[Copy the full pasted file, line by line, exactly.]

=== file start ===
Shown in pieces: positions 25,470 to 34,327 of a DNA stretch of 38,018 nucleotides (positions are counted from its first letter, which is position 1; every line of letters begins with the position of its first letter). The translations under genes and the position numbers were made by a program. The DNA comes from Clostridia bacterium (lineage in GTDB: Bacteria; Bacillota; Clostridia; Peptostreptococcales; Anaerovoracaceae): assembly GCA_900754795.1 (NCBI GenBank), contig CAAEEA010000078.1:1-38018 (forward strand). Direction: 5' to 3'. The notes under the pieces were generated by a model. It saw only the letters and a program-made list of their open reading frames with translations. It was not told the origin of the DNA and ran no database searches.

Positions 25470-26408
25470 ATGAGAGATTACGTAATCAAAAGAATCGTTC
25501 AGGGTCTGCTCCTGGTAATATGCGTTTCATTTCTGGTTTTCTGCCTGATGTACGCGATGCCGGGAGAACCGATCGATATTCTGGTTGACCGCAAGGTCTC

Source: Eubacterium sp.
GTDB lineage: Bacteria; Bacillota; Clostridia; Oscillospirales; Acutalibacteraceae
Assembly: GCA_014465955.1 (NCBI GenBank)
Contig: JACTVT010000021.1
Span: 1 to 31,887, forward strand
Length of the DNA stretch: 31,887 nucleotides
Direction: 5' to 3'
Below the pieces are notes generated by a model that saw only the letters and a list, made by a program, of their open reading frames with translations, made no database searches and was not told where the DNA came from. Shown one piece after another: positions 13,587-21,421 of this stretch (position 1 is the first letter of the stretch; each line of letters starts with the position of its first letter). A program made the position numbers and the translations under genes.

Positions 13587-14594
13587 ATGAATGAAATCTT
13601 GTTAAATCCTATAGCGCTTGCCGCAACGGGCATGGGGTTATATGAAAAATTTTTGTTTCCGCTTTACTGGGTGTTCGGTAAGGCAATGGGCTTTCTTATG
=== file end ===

Shown in pieces: positions 25,470 to 34,327 of a DNA stretch of 38,018 nucleotides (positions are counted from its first letter, which is position 1; every line of letters begins with the position of its first letter). The translations under genes and the position numbers were made by a program. The DNA comes from Clostridia bacterium (lineage in GTDB: Bacteria; Bacillota; Clostridia; Peptostreptococcales; Anaerovoracaceae): assembly GCA_900754795.1 (NCBI GenBank), contig CAAEEA010000078.1:1-38018 (forward strand). Direction: 5' to 3'. The notes under the pieces were generated by a model. It saw only the letters and a program-made list of their open reading frames with translations. It was not told the origin of the DNA and ran no database searches.

Positions 25470-26408
25470 ATGAGAGATTACGTAATCAAAAGAATCGTTC
25501 AGGGTCTGCTCCTGGTAATATGCGTTTCATTTCTGGTTTTCTGCCTGATGTACGCGATGCCGGGAGAACCGATCGATATTCTGGTTGACCGCAAGGTCTC

Source: Eubacterium sp.
GTDB lineage: Bacteria; Bacillota; Clostridia; Oscillospirales; Acutalibacteraceae
Assembly: GCA_014465955.1 (NCBI GenBank)
Contig: JACTVT010000021.1
Span: 1 to 31,887, forward strand
Length of the DNA stretch: 31,887 nucleotides
Direction: 5' to 3'
Below the pieces are notes generated by a model that saw only the letters and a list, made by a program, of their open reading frames with translations, made no database searches and was not told where the DNA came from. Shown one piece after another: positions 13,587-21,421 of this stretch (position 1 is the first letter of the stretch; each line of letters starts with the position of its first letter). A program made the position numbers and the translations under genes.

Positions 13587-14594
13587 ATGAATGAAATCTT
13601 GTTAAATCCTATAGCGCTTGCCGCAACGGGCATGGGGTTATATGAAAAATTTTTGTTTCCGCTTTACTGGGTGTTCGGTAAGGCAATGGGCTTTCTTATG